PULMONARY EDEMA, PARTY SEPARATED AND FALL ON SNOW,
Alaska, Mount McKinley
On May 25, 1983, Mikio Yamakami (30), Nobuyoshi Chiba (27), Masato Watanabe (27), Yutaka Asakura and Yoko Shimizu were flown onto the Southeast Fork of the Kahiltna Glacier to climb the West Buttress route of Mount McKinley. They reached 1250 meters in ten days (a slower than average rate which should allow for adequate acclimatization), and on June 4, the leader, Mikio Yamakami, contracted HAPE and spent the night in the High Latitude Medical Research Group (HLMRG) tent on oxygen. On June 5 he descended to 3300 meters with the understanding that he would continue descending if he did not recover. On June 7, Yamakami continued to the Southeast Fork of the Kahiltna.
Meanwhile, the remaining four members continued their climb and arrived at 5150 meters on June 9. On June 10, at 1200, Chiba and Watanabe started up the direct West Buttress route. At 1735 they radioed Kahiltna Base that they had fallen 70 meters and were at 5700 meters with a broken leg and a broken arm. They requested a rescue. At 1830 Brian Okonek and Dr. Peter Hackett (HLMRG) left from 4250 meters to assist. At 2230, Okonek, Hackett, Jon Waterman, Jeff Rhoades and Ed Anderson left from 5150 meters to rescue the Japanese. The group found the Japanese at 2400. Most of the rescuers were cold. The temperature was — 28°C, with mild wind and poor visibility. The Japanese were in stable condition. Watanabe was accompanied down on the end of a rope team with Rhoades and Anderson. He had no serious injuries.
Chiba’s leg was splinted and he was placed inside a haul bag, with a sleeping bag and ensolite pads. At 0045, Hackett accompanied Chiba down, while Okonek and Waterman belayed the ropes. After four separate lowers, on 10 meters of 1.5 cm polypropelene, Chiba was dragged across the flat 5100-meter plateau, arriving at the 5200-meter camp at 0600. The rescuers were exhausted and slept until 1330. At 1430, Hackett determined that Watanabe had a slight chest contusion and could walk down the mountain. Chiba, however, had sustained an “avulsion fracture” of the left femur and could not walk. Hackett and Okonek returned to the 4300-meter camp while Waterman rested and considered the options of a helicopter evacuation from 5200 meters or another rope lower from 5100 to 4300 meters. Most of the rescuers were either sick or very tired from this rescue and/or the rescue of Rolf Graage the previous day.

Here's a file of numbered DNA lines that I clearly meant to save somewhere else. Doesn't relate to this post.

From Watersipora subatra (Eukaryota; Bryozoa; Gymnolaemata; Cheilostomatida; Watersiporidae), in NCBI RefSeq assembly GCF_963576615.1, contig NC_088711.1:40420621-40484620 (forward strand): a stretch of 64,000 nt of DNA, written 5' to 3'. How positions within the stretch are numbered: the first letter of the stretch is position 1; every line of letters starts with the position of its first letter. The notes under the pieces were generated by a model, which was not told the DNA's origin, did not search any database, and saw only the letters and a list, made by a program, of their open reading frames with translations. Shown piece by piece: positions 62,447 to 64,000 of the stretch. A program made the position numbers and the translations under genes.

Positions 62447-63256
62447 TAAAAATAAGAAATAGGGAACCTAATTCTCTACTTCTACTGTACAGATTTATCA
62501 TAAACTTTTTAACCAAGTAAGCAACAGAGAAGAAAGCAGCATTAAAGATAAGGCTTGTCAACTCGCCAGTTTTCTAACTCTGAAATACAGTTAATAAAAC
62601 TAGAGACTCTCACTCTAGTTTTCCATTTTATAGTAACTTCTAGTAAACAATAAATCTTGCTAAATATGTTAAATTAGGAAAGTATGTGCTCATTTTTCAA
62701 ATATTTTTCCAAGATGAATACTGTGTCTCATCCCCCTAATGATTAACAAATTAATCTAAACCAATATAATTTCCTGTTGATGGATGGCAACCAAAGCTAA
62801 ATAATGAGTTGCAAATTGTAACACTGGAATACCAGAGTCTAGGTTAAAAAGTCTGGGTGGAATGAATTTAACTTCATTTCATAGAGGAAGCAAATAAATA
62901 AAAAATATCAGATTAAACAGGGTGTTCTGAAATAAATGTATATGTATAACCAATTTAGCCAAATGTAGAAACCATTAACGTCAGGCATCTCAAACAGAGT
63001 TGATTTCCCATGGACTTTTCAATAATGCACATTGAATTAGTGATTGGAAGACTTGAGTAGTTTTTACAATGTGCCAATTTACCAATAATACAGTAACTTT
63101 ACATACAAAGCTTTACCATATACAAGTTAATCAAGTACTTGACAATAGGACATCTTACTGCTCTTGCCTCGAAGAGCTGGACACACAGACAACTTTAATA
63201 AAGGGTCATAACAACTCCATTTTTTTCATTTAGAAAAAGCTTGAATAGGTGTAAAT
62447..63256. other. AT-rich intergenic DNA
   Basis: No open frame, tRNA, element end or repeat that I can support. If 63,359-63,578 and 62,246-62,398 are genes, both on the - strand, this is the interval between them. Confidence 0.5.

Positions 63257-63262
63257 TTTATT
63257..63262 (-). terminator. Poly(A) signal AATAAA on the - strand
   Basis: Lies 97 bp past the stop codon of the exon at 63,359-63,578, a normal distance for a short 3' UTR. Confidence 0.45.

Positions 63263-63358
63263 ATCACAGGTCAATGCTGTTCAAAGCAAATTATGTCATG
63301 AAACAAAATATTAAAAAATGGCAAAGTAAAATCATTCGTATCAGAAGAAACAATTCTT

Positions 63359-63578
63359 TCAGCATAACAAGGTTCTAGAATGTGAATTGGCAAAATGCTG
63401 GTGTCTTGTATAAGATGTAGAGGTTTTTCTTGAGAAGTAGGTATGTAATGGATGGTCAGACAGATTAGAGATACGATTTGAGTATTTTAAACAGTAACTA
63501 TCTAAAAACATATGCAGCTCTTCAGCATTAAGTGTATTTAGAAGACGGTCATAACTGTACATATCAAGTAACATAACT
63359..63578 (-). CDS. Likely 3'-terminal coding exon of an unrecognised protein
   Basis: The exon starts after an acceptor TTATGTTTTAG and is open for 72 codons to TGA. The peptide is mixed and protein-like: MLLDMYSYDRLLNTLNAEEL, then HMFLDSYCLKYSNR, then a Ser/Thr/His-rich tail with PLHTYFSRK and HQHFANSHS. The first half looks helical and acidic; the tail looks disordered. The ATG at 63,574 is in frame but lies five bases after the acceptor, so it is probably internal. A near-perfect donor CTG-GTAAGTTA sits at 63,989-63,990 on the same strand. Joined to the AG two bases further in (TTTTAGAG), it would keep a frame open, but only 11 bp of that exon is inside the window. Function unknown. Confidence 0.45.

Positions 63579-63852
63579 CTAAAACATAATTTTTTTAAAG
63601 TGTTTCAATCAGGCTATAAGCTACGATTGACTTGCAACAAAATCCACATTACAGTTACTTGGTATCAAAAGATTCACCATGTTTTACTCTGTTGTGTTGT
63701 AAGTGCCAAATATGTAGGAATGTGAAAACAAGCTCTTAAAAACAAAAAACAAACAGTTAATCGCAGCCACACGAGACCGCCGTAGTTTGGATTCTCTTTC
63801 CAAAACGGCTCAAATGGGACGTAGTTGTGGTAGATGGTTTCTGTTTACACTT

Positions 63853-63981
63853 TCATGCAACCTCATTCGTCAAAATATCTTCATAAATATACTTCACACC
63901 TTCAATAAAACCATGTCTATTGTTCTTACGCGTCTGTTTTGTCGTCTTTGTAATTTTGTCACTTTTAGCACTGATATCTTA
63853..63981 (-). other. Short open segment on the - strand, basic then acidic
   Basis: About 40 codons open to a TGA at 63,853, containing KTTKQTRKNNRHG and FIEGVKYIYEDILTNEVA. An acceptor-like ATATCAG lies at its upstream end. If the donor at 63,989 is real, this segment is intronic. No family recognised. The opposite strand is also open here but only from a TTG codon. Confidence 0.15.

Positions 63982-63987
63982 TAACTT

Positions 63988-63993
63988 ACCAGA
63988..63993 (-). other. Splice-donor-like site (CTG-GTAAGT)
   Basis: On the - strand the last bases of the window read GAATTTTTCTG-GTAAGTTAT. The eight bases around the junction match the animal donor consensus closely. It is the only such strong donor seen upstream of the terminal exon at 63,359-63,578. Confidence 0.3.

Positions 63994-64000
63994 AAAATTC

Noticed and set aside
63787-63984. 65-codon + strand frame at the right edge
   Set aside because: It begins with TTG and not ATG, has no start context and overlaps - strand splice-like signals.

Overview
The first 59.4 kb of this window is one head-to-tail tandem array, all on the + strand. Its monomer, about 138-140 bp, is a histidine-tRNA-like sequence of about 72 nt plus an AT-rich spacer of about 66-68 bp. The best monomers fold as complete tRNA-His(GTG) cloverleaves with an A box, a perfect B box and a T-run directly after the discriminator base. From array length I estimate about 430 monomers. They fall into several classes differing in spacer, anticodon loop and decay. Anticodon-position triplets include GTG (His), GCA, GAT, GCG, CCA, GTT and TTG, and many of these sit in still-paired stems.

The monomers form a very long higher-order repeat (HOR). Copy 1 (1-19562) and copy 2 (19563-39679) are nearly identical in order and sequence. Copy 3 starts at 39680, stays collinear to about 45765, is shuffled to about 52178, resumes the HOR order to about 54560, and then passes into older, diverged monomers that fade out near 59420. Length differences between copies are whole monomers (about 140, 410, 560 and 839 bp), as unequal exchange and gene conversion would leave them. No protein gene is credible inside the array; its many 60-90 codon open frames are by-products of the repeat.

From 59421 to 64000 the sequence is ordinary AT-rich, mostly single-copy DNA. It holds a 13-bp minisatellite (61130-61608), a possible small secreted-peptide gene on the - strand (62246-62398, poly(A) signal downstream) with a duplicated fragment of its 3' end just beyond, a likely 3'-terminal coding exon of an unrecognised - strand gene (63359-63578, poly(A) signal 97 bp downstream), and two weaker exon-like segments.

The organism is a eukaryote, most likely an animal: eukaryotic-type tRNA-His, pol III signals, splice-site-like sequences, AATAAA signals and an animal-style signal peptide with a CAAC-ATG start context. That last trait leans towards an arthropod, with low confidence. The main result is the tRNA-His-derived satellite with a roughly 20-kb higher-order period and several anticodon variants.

At 0900 on June 12, Waterman found three volunteers who had the time and energy to perform a safe lowering evacuation. At 1000, Waterman, Paul Spanjer, Kevin Slater and Dave Wood began setting up the lowering site at the top of the rescue gully. At 1130, Spanjer accompanied Chiba down to 4650 meters and met Okonek, Rob Roach, Ralph Bovard and Jeanette Harris, all from the HLMRG. In turn, the four-person group lowered Chiba from 4650 meters to 4300 meters while Spanjer returned to 5200 meters. At 1630 Chiba arrived at 4300 meters.
On June 13, at 0840, Lowell Thomas landed his Helio-Courier at 4300 meters and evacuated Chiba to Talkeetna. (Source: Jonathan Waterman, Mountaineering Ranger, Denali National Park)
This was a relatively inexperienced group, which was a major factor in the ensuing accident. The leader was separated from the team, which weakened the group. Chiba and Watanabe’s route selection up the direct West Buttress, rather than by way of Denali Pass, was too steep for their level of experience. Hackett, Okonek and Waterman agreed that with more experience, Watanabe could have assisted Chiba down because their injuries were so slight. As in similar accidents, the altitude probably predisposed Chiba and Watanabe to the fall, then compounded their ability and/or will to evacuate themselves. Available rescue personnel and mild weather were helpful factors for this party. (Source: Jonathan Waterman, Mountaineering Ranger, Denali National Park)